In early November, Thunberg was nominated for the Children’s Climate Prize by Swedish renewable energy company Telge Energi, but in true Thunberg style, she declined the nomination, writing that she was honored but “the idea that all the finalists are to be flown in from all over the world, to be a part of a ceremony, has no connection with reality.”
When I spoke with Thunberg over Skype recently, she called on all young people across the world to join the #FridayForFuture movement and push their governments to take more urgent action on climate change. “The grown-ups,” she says, “have failed us.”
How did you first learn about climate change?
It was in school when they said save water and turn off the lights, don’t throw away food and paper, and so on, and I asked why. And they said because there’s something called global warming and climate change caused by humans, by our way of living.
How did you come to be so concerned about climate change?
I am a person who doesn’t like it when people say something and do something else. And I found that was the case with the climate issue, because they keep saying that it is an existential threat but do very little about it.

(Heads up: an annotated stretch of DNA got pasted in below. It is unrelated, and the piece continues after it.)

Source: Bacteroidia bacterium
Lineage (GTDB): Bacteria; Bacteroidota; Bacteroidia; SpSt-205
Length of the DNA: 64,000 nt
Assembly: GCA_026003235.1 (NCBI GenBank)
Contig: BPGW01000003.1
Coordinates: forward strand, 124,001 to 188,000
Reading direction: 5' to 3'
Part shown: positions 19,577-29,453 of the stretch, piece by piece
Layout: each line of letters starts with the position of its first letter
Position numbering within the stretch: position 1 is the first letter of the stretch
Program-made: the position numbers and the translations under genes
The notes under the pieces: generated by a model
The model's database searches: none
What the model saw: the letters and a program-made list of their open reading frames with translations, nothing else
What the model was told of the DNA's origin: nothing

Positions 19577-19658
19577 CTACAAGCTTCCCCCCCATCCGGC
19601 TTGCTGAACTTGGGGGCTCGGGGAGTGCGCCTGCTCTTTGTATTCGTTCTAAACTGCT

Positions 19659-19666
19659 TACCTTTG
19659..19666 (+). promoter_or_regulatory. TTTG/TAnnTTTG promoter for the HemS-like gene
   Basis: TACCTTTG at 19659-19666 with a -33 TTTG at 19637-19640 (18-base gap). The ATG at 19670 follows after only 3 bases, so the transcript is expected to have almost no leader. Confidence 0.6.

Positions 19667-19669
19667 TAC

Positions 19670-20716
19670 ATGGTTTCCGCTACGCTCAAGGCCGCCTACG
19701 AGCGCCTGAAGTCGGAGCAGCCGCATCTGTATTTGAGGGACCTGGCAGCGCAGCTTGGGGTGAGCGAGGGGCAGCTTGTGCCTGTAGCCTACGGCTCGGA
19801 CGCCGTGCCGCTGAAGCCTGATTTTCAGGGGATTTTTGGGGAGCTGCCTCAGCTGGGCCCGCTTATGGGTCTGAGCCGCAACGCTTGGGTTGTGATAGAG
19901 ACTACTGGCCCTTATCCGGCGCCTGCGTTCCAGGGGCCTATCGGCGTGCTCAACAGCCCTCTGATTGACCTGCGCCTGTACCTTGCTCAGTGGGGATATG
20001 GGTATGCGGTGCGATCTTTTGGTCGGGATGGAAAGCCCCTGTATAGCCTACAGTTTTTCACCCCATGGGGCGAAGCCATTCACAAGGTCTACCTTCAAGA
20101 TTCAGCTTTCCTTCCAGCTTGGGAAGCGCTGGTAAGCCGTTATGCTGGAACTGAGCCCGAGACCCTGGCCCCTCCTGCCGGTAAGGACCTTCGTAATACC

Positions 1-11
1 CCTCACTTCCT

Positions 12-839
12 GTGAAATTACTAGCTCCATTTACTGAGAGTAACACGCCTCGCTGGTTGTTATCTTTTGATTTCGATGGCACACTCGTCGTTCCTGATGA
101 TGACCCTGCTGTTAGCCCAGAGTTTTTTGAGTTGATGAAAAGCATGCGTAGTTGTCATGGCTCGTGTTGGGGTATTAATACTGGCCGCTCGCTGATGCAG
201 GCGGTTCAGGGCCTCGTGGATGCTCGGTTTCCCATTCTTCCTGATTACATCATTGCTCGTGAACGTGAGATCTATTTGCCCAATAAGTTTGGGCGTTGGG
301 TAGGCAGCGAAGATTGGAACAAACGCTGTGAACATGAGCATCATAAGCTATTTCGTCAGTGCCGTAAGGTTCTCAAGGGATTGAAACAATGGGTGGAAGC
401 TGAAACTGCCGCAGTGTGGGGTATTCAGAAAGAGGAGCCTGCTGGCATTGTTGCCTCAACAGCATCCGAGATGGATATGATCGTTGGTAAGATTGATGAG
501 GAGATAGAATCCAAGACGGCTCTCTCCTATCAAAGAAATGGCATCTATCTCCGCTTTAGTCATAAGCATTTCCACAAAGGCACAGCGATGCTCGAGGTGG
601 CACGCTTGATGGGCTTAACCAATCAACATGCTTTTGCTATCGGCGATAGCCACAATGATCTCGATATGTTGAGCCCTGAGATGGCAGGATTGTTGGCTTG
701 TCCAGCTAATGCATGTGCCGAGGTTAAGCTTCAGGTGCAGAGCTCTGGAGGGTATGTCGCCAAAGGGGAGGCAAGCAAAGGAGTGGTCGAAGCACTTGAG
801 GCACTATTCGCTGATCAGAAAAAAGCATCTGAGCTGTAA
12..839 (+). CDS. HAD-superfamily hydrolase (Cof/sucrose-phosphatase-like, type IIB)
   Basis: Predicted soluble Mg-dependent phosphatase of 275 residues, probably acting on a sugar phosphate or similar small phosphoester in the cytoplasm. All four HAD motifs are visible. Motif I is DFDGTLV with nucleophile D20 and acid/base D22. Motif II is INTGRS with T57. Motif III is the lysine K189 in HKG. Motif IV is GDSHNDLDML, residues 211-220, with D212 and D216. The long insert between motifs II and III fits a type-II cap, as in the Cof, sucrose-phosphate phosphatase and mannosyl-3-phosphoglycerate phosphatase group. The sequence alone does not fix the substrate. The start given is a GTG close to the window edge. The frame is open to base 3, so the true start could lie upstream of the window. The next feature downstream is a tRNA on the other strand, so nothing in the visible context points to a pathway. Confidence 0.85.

I thought it was very weird because if the climate crisis was as serious as it was then people would be talking about it all the time. It would be our top priority and you would never hear about anything else. And then I started reading about it and … the more I read it the more I realized how urgent this issue was.
Were any of your classmates as concerned about it as you were?
What did they think when you started talking to them about it?
Did they think it was strange?
(Snorts) I have always been a little bit different. So yeah, I think so.
Is there any specific thing about the impacts of climate change that you’re most worried about?
Every one of them, but I think specifically that we might soon, if we haven’t already, reach a tipping point and then there’s no going back. Then it doesn’t matter what we do. That is scary.